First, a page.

Not in Canada.
Christopher Hume says,
But $975 million is not the real cost. No, the real cost is much higher This is because when we fund culture this way, we actually diminish it. The opportunity cost is, in other words, phenomenal. I reckon this cost is roughly equal to
dynamism teaches us, that cultures are like marketplaces, the less you intercede the more they flourish, the more you intercede, the less they do.
Let’s take three of the big cultural inventions of the last 30 years: Punk, hip hop, alternative. All of these were invented in the US. (Evidence for my controversial first choice: The Stooges, VU, New York Dolls, your Honor!) All were invented without the benefit of state subvention. Together, expressed in music and in film, they pretty much underwrote the America’s continued, if wobbly, ascendancy in an emerging global culture.
I’m not saying that Canada could have established it’s own cultural ascendancy, if only the state had spent less. I am saying spending more virtually guaranteed its present obscurity on the world stage. (And before someone writes in to complain about all the great music coming out of Montreal, let me point out this was made without state subvention too.)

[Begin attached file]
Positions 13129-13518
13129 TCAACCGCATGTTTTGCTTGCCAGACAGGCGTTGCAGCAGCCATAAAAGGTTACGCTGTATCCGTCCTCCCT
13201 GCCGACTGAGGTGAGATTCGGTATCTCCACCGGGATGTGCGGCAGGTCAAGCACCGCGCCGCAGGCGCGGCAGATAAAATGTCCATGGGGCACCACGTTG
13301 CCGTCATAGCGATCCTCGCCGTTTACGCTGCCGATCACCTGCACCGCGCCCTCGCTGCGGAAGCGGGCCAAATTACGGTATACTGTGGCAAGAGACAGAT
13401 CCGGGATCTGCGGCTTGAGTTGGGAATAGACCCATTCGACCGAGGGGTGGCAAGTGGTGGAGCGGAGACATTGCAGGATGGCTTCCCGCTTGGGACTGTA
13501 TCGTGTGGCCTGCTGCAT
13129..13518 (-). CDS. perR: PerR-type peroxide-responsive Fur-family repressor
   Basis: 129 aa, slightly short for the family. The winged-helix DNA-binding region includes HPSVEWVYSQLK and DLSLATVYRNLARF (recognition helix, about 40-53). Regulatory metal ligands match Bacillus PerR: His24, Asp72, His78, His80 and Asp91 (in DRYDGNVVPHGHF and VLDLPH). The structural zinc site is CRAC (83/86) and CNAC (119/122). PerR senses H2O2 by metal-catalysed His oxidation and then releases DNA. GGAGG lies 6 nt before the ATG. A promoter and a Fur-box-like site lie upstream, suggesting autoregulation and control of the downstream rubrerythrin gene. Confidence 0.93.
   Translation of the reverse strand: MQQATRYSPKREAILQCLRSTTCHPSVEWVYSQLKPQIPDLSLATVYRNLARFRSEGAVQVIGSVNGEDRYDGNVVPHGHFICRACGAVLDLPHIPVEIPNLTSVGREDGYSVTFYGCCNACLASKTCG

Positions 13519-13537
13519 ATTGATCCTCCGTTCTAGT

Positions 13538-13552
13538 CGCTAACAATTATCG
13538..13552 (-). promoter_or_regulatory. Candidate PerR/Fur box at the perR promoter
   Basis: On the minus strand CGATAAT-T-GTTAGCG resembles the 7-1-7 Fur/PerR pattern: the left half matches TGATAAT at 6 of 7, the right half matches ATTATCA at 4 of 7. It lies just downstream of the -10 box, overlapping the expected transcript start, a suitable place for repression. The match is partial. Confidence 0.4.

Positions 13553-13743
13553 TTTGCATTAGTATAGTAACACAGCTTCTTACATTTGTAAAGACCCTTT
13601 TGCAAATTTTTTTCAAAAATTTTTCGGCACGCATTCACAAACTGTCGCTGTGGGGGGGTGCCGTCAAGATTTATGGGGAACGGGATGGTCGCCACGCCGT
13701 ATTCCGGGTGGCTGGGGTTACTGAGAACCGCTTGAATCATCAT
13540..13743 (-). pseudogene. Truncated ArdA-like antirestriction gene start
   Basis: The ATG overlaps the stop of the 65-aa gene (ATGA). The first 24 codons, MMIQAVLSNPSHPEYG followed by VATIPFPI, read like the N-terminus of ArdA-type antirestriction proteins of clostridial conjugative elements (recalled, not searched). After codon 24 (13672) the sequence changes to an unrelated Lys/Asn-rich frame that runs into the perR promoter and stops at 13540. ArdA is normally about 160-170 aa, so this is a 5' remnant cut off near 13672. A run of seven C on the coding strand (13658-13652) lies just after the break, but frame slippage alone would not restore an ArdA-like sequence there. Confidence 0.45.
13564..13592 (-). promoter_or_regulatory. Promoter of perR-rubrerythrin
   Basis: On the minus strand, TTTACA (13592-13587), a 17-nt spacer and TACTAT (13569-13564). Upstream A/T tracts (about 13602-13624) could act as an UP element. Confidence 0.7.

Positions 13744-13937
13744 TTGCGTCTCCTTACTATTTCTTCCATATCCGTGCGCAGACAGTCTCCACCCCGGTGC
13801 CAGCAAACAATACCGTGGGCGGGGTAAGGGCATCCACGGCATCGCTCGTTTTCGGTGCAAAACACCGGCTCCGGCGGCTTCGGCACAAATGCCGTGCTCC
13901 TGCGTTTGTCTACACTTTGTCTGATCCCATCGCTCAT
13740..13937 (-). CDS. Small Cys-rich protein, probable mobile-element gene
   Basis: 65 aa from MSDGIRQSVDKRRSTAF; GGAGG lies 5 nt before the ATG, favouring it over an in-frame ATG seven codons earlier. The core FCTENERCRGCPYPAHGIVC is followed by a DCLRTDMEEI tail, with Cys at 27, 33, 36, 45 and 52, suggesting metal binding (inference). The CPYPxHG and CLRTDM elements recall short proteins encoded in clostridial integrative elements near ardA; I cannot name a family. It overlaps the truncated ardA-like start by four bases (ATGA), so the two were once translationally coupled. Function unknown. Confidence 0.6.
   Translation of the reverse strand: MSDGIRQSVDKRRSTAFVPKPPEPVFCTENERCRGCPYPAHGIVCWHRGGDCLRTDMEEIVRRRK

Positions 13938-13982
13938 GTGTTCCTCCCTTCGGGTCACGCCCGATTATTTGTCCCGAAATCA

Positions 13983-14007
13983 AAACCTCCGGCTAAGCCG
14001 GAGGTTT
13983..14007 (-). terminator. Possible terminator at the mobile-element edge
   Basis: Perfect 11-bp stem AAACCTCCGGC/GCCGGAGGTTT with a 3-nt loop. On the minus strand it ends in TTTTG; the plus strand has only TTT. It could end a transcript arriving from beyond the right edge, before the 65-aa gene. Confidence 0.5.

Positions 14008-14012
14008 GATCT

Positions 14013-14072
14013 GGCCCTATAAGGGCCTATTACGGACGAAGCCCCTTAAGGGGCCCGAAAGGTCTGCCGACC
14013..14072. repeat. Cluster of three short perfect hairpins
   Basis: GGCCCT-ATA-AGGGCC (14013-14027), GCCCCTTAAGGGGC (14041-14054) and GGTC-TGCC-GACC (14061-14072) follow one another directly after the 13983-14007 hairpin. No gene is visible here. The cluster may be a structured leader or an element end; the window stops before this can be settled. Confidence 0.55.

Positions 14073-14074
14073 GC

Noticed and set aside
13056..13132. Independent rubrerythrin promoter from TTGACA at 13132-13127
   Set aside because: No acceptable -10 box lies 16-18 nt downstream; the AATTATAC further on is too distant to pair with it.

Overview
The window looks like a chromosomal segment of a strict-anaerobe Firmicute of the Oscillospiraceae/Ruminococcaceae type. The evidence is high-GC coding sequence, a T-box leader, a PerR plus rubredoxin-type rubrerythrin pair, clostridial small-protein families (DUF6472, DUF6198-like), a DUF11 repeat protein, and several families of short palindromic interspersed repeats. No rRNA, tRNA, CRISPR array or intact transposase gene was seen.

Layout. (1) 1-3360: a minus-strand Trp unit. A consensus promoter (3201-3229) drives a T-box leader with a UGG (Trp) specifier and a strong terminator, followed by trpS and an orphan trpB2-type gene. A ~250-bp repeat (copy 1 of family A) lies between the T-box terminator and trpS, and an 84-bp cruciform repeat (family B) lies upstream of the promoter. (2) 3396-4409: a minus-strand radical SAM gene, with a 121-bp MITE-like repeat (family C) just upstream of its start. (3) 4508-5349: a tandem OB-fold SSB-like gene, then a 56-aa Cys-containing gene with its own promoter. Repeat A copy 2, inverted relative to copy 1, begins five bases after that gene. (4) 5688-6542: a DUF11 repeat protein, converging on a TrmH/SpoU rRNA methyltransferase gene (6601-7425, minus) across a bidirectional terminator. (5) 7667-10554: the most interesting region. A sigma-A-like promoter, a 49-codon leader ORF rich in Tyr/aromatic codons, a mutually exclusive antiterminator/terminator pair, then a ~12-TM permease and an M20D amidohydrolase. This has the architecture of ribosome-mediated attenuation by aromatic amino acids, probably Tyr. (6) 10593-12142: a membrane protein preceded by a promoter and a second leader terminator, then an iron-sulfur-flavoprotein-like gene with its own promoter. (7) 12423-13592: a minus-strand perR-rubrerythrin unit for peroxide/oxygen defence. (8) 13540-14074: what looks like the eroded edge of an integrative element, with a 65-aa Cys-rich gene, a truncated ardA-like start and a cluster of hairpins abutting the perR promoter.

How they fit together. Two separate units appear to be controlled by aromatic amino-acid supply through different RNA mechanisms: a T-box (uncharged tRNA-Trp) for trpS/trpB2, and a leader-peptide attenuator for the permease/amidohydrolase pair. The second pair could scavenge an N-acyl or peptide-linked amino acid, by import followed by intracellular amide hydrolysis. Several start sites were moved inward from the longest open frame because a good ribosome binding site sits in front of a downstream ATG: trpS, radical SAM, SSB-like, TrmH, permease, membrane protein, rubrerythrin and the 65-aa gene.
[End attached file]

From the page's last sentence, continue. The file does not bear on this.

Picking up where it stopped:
Armies fight the last war. States embrace the last idea. There was a time when the model of state sponsorship worked. My travels in Europe might as well have been a tour of opera houses, each more glorious than the last, extravagant evidence that cities and states tied their identities to the musical accomplishment of local sons and daughters. (The Paris house, I was interested to note, was funded by private subscription.)
But that model passed. Culture changed. Cultural changed itself. Creative technologies got cheap. Training distributed. Creative communities decentralized. Barriers to participation fell. A wish to participate rose. A willingness to defer to elite judgment disappeared. Hierarchy died, the world flattened. We might say that the culture funded by the state created a world that no longer needed the state. To persevere in this funding is to discourage the cultural trend that makes funding unnecessary (could this be the bureaucrat’s secret motive)?
Call it the Yankee revelation: however much you spend, you can’t buy yourself a World Series win. Canada can try to fund a culture to call its own, but there are no guarantees. The fact of the matter is that these cultures happen, if they happen, when the state gets out of the way, when it cedes control. The new idea is to turn culture over to people working in their spare time, off grant, off license, without control or supervision. This is where culture comes from now.
Cowen, Tyler. 2002. Creative Destruction. How Globalization is Changing the World’s Cultures. New York: Princeton University Press. here.
Hume, Christopher. 2007. What’s our role on the world’s culture stage? The Star. June 04, 2007. here.
Postrel, Virginia. 1998. The Future and Its Enemies: The Growing Conflict Over Creativity, Enterprise, and Progress. New York: Free Press. here.